We felt the decision to book our ferry home a few days earlier than planned was vindicated when we had several wet and overcast days in succession preventing us from fully enjoying some of the amazing outdoor sites in Ireland.
Before checking into our Dublin campsite we enjoyed a delicious lunch and a lively couple of hours catching up with Pauline Boylan, the mother of a close friend of Annie’s. We then had two nights on a large campsite outside Dublin. This was only one we could find close enough to the city to have a bus route into the centre which still took nearly an hour each way.
Our first evening was spent having a walk around the city and visiting a couple of famous and very old pubs, The Long Hall (1766) and O’Donoghue’s (1789). This is a city we know quite well as Richard worked with a company headquartered here for three years so we had no need to revisit the most popular tourist attractions.
The second evening we had a real treat eating probably the best steak we have ever tasted at Shanahan’s on the Green, adjacent to St Stephen’s Green. Richard had been here on business and wanted to share the experience with Annie and it turned out to be every bit as good as he remembered.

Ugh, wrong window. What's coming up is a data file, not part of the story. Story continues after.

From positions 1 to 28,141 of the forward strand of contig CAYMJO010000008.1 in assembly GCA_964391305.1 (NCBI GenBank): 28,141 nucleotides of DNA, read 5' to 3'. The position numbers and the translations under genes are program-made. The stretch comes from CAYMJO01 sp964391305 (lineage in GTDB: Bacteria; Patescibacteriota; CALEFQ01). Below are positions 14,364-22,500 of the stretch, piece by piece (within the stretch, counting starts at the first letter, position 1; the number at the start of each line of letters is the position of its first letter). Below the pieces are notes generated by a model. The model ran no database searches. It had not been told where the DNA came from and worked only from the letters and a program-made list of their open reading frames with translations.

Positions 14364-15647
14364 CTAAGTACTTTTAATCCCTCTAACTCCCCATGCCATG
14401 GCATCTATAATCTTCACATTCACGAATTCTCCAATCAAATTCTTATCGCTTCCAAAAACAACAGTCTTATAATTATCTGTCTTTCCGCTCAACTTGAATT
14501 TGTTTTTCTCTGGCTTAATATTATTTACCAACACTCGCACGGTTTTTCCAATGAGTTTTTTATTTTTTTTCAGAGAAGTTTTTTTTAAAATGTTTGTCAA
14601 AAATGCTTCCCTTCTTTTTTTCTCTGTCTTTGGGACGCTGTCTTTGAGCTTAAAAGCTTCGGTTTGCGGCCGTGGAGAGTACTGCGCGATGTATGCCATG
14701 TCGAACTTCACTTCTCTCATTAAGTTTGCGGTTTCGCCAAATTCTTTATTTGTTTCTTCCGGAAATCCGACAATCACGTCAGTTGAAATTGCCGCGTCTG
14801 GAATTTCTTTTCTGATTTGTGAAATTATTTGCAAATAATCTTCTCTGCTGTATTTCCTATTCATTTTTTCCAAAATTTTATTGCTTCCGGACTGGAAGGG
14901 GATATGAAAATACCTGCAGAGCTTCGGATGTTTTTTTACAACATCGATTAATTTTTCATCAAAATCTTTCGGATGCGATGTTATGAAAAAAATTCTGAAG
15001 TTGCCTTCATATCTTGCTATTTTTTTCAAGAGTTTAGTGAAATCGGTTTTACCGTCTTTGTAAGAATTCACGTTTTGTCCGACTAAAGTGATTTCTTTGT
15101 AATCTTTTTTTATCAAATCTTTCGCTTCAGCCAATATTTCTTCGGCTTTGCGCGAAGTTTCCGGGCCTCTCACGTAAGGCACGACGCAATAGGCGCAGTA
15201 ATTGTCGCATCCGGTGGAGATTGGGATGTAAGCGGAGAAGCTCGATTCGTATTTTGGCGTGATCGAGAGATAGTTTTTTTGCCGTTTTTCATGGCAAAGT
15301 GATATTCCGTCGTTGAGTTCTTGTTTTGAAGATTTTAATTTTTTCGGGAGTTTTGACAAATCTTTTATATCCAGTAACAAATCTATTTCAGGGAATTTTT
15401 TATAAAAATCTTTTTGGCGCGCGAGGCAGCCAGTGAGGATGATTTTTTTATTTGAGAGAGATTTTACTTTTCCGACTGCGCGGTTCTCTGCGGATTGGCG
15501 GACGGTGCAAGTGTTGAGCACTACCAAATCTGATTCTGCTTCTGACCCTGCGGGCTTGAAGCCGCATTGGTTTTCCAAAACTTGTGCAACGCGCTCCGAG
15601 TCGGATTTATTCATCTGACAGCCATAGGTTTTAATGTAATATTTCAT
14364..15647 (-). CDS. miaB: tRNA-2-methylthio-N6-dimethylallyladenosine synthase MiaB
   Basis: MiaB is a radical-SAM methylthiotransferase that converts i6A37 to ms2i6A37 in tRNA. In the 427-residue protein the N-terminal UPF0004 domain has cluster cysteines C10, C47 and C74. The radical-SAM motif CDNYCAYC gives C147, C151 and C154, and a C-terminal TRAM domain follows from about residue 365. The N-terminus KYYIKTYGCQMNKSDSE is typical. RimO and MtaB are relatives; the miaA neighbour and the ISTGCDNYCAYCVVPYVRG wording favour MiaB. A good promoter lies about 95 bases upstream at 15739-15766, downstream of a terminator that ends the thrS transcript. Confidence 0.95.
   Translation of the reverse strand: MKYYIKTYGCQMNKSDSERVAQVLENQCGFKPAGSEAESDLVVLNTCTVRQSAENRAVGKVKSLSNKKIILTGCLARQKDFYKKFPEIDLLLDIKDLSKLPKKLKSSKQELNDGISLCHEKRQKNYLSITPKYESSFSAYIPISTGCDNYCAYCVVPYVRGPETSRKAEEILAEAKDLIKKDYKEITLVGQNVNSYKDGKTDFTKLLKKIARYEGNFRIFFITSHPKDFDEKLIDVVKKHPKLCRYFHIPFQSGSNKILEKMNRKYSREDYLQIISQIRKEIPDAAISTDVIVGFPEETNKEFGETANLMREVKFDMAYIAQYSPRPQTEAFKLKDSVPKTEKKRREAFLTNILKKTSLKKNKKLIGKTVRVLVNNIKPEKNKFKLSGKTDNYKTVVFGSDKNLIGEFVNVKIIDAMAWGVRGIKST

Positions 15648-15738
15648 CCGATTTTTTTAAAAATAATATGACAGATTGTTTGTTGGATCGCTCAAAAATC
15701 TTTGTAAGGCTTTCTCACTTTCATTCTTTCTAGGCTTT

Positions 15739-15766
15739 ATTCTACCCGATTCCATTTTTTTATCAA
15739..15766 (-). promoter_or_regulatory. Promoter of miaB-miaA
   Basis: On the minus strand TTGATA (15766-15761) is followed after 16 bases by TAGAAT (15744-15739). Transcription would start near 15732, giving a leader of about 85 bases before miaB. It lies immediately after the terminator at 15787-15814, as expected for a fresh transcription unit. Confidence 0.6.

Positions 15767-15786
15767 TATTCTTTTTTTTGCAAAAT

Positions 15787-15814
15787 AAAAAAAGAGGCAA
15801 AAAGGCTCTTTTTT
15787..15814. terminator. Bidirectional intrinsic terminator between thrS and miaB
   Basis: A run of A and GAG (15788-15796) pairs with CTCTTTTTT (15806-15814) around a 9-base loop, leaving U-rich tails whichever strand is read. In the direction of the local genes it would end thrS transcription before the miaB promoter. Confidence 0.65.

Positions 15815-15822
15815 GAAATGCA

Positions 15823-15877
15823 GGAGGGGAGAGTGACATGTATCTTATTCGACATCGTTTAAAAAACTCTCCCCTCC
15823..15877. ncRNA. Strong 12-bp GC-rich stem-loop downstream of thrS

Leaving Dublin on a wet misty day we headed south to the Wicklow Mountains (where the top of the Sugar Loaf was invisible, shrouded in cloud) and arrived at Glendalough the site of another ancient monastic centre just as the weather dried.
Glendalough, established in the 6th century by St Kevin has a magnificent setting in a wooded valley between two lakes.
Once a centre of learning it was noted for manuscript writing, copying and illustration or ‘illumination’. The ruins, partially caused by continuous sacking by the Vikings and finally attacks by the English, continue to be a site of pilgrimage for many but are also a huge tourist attraction with people also coming to walk on the various marked out hiking trails in The Wicklow Mountains National Park.
Our final night on a campsite was spent at Roundwood, the highest village in Ireland, where in an effort to get our last treat of live Irish music we stumbled upon the most out of tune, dreary and downbeat trio we have ever seen! They were performing in a pub claiming to be the highest in Ireland but as with so many boasts we have discovered on this trip, there are others that also lay claim to this title with arguably better justification.
The following day dawned bright and sunny and we continued south enjoying a stroll around Wexford before arriving at Rosslare where we parked up on a headland with lovely views out to sea and overlooking the long sandy beach with the ferry harbour in the distance. After Annie had enjoyed a walk on the beach in the sunshine we decided it was the perfect spot for us to spend the night rather than looking for another grotty car park somewhere.
Being close to the port it was only a 15 minute drive the next morning for our 8am ferry back to Fishguard. So on Tuesday 14th August we relaxed on a calm 3½ hour crossing on a rather grubby Stena Line ferry before a 4 hour drive home.
We have a couple of one week breaks planned including a week in New York to celebrate Annie’s 60th, but our next ‘blogging trip’ is scheduled to be to Sri Lanka in October/November where coincidentally England have a three match test series.